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Gometz-le-Châtel, France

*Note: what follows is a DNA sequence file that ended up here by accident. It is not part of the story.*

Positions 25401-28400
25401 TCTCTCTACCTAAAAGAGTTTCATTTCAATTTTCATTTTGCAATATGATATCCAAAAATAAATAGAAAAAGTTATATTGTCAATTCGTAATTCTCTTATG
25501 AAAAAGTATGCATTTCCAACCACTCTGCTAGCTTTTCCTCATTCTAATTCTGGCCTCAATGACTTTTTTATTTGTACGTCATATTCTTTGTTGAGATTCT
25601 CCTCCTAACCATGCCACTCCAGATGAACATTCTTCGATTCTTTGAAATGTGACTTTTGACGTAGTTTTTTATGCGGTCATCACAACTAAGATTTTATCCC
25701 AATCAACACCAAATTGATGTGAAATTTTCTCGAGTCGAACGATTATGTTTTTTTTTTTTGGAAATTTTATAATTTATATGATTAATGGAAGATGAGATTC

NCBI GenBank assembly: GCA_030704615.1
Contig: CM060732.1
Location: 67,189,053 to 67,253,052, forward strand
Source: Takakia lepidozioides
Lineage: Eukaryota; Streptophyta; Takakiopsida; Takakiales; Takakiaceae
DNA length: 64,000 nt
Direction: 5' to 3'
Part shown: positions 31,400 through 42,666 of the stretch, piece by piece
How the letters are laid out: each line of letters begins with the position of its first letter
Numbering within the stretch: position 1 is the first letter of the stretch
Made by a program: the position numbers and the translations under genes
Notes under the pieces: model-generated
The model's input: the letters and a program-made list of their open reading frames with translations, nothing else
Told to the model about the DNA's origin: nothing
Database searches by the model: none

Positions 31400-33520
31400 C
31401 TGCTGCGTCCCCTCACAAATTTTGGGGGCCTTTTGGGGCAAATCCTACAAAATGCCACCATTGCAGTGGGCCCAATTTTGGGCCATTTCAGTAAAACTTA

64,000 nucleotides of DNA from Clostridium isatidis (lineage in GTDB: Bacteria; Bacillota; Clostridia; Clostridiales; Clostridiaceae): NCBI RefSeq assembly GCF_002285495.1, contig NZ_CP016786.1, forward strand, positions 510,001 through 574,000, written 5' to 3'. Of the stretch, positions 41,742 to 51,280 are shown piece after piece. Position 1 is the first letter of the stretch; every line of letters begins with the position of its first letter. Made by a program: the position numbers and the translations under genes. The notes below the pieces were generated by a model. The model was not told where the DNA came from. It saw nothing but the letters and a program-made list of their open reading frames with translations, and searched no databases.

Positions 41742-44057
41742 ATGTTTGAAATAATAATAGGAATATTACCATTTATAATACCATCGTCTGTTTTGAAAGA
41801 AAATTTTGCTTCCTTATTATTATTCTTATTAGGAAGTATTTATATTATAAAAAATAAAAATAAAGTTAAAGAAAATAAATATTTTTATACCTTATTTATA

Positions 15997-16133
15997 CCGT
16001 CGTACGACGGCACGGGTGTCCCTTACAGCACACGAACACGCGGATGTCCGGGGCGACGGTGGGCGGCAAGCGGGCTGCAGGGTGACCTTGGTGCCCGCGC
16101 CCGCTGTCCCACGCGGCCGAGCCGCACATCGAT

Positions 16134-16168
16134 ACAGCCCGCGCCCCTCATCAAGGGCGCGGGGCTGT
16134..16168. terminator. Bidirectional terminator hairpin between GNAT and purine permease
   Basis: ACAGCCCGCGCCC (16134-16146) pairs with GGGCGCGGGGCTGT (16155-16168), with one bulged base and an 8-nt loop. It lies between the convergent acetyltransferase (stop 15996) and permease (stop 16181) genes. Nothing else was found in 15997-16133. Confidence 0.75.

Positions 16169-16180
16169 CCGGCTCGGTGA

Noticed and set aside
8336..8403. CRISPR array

Observations performed over many years, concerning aspens of a subalpine forest growing in Haute-Maurienne (Savoie), provide clear evidence of a "climacic" balance between a population of a Mycetophilid fly, Sciophila bonnevalensis n. sp. and the fungus Phellinus tremulae, a strict parasite of aspen trees above 1800 m. We have recently outlined the disastrous effects of the very low temperatures that occurred during the 2004-2005 winter, attaining -28°C. Very few Sciophila larvae survived to the following summer. At the same time, the protective webs of others were partly destroyed, being reduced to white dots dispersed on the carpophores of Phellinus. Consequently, we thought that an almost irreversible situation had been attained. However, despite a second hard winter (-23°C), the population of Sciophila was again observed to be slowly growing during July 2006. Moreover, the 2006-2007 winter (-17.5°C) was not strongly destructive and consequently we observed a relatively strong increase of the Sciophila population in July 2007: protective webs were eight times as numerous as in July 2005. Nevertheless, this increase in larval activity may have been slightly slowed in 2007 as a consequence of a brief period of frost and snow at the beginning of July. This was strong enough to induce death of Yponomeuta padella larvae everywhere, the nym-phosis of which is known to locally hinder Sciophila larval growth. We believe that our climatic and biological observations, patiently built up during many years, could provide a starting point for a more complete study (we give also new results for 2008 and some details for 2011). Such a study concerns only a local geographical and ecological subject, but it could be compared with well-known strong global disturbances observed by eminent specialists. In fact, in these limited, subalpine mountain conditions, it could be possible to take into account some parameters that are relatively easy to evaluate on yearly basis. Thus, we observed that local warming strongly favours the growth of aspen, which can climb along rocky slopes and among frontal moraines of the Arc glacier. After some years, this can consequently enhance Phellinus growth, as described in this work. On the other hand, we still lack knowledge about the effects of wind and snow: are these determinant or minor factors? As detailed here, it is clear that very low winter temperatures affect Phellinus growth and induce Sciophila larval mortality. Such parameters can be easily studied, evaluated, and, in combination, could constitute an appropriate model to investigate local climatic disturbances and perhaps even serve as a reference for comparisons with similar studies undertaken elsewhere, in other biotopes. Source

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